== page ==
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Monthly Economic Indicators

Executive Summary

  • Retail sales fell in February and, despite an expected rise in March, will see consumer spending growth moderate in the March quarter
  • Business and consumer confidence post further gains, pointing to higher growth later in the year
  • Firmer world outlook supports commodity prices and exports

Price falls for food and consumer durables, as well as restraint by consumers, led to lower spending at retail outlets in February. Indicators of retail sales point to a rise in the March month and for the quarter as a whole. However, the pace of consumer spending in the March quarter is unlikely to match the 0.8% growth rate recorded in the December 2009 quarter.

Consumer confidence surveys point to accelerating growth over the year ahead, although with consumers remaining guarded in their current purchases, the pick up may be gradual. Business confidence readings also remain buoyant but there is scant evidence of that confidence flowing through into increased levels of employment and investment. We will get an update on the labour market in early May.

The recovery in the global economy has continued and the outlook has improved, although ructions in European sovereign credit markets highlight the fragile nature of the outlook. Nonetheless, New Zealand has continued to benefit from the recovery to date with world spot prices for our key commodities rising above the previous highs of mid-2008. The lift in commodity prices, if sustained, will boost New Zealand’s terms of trade significantly over the year ahead and flow through to higher income growth in the economy. For manufacturing exporters, a relatively strong Australian economy and lower cross-rate against the Australian dollar have been positive factors. The Special Topic this month provides an overview of recent international developments and how these are affecting the New Zealand economy.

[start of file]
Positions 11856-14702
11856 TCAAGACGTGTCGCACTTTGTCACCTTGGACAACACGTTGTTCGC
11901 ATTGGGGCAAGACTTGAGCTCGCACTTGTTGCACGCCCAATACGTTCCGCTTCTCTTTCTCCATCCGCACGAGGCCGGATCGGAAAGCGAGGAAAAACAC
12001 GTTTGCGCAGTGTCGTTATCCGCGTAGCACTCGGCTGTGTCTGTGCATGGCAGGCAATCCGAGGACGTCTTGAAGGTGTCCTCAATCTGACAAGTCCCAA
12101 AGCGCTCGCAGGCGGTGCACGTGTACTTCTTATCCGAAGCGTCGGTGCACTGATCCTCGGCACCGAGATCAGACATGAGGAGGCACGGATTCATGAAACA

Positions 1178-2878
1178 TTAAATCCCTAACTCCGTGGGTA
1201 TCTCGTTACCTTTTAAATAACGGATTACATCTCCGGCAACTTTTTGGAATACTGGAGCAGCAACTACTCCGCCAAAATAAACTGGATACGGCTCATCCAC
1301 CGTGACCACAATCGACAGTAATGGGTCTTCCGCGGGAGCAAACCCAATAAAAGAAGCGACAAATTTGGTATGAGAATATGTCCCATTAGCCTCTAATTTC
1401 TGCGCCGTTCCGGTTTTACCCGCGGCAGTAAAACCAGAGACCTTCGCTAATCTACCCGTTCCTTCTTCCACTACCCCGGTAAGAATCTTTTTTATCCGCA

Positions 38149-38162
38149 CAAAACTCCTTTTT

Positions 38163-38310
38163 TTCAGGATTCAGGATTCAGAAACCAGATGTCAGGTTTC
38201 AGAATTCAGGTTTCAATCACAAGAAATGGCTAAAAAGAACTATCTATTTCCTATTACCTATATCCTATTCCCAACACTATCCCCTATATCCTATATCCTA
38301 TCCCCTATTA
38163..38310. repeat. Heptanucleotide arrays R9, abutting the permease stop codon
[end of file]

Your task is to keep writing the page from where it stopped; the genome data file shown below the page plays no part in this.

The rise in commodity prices pushed the quarterly merchandise trade balance into surplus for the first time since 2001. Dairy exports rose 30% in the March quarter, while logs, meat and oil exports also rose strongly. On the imports side, plant and machinery imports posted their first rise in over a year, albeit a modest one.

The contrast between elevated levels of confidence and the caution that underlies consumer spending, coupled with subdued credit growth, suggests the process of debt consolidation is continuing. This is a process that we might see reflected in household savings in the period ahead. The outlook for exporters may also help drive investment spending, helping to promote a mix of growth that is oriented more toward investment than consumption.
This seems to be the case in the March quarter, with GDP growth shaping up to be around the same as the 0.8% growth rate in the December quarter, but with a shift in composition away from consumption and towards investment and export growth.

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